Cir. 2014). Arkansas's three-year statute of limitations
for personal-injury actions applies to the Humphreys'
§ 1983 claims. See Ketchum v. City of West Memphis,
Ark., 974 F.2d 81, 82 (8th Cir. 1992) (Arkansas's
3-year personal-injury statute of limitations governs §
1983 actions brought in that state); see also Ark.
Code Ann. § 16-56-105. Thus, the Humphreys were required
to file their lawsuit within three years of the date their
claims accrued. Section 1983 claims accrue "when the
plaintiff has a complete and present cause of action, that
is, when the plaintiff can file suit and obtain relief."
Wallace v. Kato, 549 U.S. 384, 388 (2007) (cleaned
resolution of this dispute is guided by Delaware State
College v. Ricks, 449 U.S. 250 (1980), and Chardon
v. Fernandez, 454 U.S. 6 (1981) (per curiam). In
Ricks, a college professor filed a Title VII
complaint alleging he was denied tenure based on his national
origin. 449 U.S. at 254. The college notified the professor
that the tenure committee had voted to deny him tenure, but
did not terminate his employment until a year later.
Id. at 252-53. The Supreme Court held that the
professor's complaint was time-barred under Title
VII's statute of limitations, as the professor's
claim had accrued once he was notified of the allegedly
discriminatory decision to deny him tenure, not when he was
actually terminated. Id. at 257-58. According to the
Court, "the only alleged discrimination occurred-and the
filing limitations period therefore commenced-at the time the
tenure decision was made and communicated to [the professor].
That is so even though one of the effects of the
denial of tenure-the eventual loss of a teaching position-did
not occur until later." Id. at 258 (footnote
omitted). The professor's termination was not a
"continuing violation" of Title VII, but was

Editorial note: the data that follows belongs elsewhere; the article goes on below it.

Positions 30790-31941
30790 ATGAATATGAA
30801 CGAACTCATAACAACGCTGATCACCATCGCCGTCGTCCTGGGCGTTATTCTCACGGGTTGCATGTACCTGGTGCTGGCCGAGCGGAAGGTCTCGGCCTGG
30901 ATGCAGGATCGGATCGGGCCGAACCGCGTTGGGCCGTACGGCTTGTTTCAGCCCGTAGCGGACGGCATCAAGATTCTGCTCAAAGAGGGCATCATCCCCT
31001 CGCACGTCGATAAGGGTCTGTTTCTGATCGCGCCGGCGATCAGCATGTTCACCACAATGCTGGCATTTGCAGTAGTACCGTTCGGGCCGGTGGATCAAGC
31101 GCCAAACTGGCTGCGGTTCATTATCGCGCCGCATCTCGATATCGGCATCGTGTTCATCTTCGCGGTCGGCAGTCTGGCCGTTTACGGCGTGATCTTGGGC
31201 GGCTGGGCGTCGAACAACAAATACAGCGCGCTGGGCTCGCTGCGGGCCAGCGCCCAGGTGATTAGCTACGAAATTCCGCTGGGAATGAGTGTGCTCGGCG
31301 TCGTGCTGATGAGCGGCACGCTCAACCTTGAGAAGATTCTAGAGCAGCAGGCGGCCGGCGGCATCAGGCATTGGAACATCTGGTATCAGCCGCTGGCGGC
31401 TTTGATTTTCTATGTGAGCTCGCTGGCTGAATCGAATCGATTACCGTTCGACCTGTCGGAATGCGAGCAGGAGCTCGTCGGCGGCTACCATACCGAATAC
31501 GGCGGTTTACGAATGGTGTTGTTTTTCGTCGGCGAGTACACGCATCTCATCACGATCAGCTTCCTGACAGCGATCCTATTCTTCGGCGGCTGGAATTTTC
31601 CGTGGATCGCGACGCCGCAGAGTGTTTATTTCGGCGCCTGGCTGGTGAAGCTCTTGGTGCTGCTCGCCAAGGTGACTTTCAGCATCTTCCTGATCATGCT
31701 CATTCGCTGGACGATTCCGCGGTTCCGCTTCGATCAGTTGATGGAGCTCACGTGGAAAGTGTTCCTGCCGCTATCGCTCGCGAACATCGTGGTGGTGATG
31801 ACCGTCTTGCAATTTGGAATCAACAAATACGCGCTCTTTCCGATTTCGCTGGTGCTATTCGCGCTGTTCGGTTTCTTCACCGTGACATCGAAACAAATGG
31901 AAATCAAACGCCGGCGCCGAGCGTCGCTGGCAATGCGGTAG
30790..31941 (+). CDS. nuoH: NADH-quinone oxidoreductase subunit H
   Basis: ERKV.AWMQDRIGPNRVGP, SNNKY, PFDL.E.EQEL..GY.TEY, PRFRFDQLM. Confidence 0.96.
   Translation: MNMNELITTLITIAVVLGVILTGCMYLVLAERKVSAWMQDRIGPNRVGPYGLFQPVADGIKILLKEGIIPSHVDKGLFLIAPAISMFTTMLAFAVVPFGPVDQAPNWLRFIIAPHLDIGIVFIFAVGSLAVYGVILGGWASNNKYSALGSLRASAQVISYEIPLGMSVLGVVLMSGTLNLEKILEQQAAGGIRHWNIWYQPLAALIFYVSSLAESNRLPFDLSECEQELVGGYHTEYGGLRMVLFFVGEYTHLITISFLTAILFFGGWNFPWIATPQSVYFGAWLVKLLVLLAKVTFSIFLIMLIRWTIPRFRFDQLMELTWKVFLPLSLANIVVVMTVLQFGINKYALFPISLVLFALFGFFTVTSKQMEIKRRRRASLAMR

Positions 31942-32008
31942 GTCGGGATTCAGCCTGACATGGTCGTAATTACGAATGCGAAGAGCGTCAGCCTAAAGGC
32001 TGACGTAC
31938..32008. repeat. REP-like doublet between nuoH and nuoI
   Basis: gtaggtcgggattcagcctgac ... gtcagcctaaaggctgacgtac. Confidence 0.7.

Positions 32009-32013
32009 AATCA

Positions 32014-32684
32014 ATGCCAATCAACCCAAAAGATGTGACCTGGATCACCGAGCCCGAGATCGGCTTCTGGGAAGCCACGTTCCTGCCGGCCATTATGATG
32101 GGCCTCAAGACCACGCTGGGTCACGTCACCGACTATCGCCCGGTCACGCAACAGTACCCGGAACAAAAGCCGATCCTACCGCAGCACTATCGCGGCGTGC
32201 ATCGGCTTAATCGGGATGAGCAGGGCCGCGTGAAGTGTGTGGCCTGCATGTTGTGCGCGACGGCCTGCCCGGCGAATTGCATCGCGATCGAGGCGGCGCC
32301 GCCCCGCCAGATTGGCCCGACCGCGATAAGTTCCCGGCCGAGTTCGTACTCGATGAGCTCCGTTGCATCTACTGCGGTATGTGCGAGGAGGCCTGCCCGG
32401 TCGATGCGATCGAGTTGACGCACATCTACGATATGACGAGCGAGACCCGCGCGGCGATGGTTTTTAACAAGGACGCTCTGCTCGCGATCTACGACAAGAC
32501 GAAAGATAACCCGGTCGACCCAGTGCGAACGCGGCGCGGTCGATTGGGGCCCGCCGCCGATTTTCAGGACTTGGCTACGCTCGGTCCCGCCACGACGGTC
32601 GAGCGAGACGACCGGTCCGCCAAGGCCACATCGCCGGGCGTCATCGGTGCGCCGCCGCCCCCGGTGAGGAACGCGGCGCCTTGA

instead "a delayed, but inevitable, consequence of the
denial of tenure." Id. at 257-58. In
Chardon, the Court extended the reasoning of
Ricks to determine the accrual date for a §
1983 claim of discriminatory termination. 454 U.S. at 7-8.
More specifically, the Court held that the decision to
terminate was the allegedly discriminatory act, and that the
employee's claims accrued when he was notified of that
decision, even though he was not actually terminated until a
later date. Id. at 8.
the same principles here, the Humphreys' claims accrued
in October 2011, when they were notified of the allegedly
discriminatory decision to install the grinder systems
instead of gravity systems at their residences. The
installation of the pumps and the Humphreys' continuing
responsibility for the additional expenses they entail, like
the professor's ultimate termination in Ricks,
are delayed, but inevitable, consequences of that decision.
to the Humphreys, their claims did not accrue in October
2011, because they lacked standing to bring their claims at
that time. We disagree. When the Humphreys learned of the
allegedly discriminatory decision in October 2011, they could
have sought declaratory or injunctive relief, and later added
demands for compensatory damages once they incurred actual
financial harm. See Chardon, 454 U.S. at 8;
id. at 9 (Brennan, J., dissenting) ("The thrust
of the Court's decision is to require a potential civil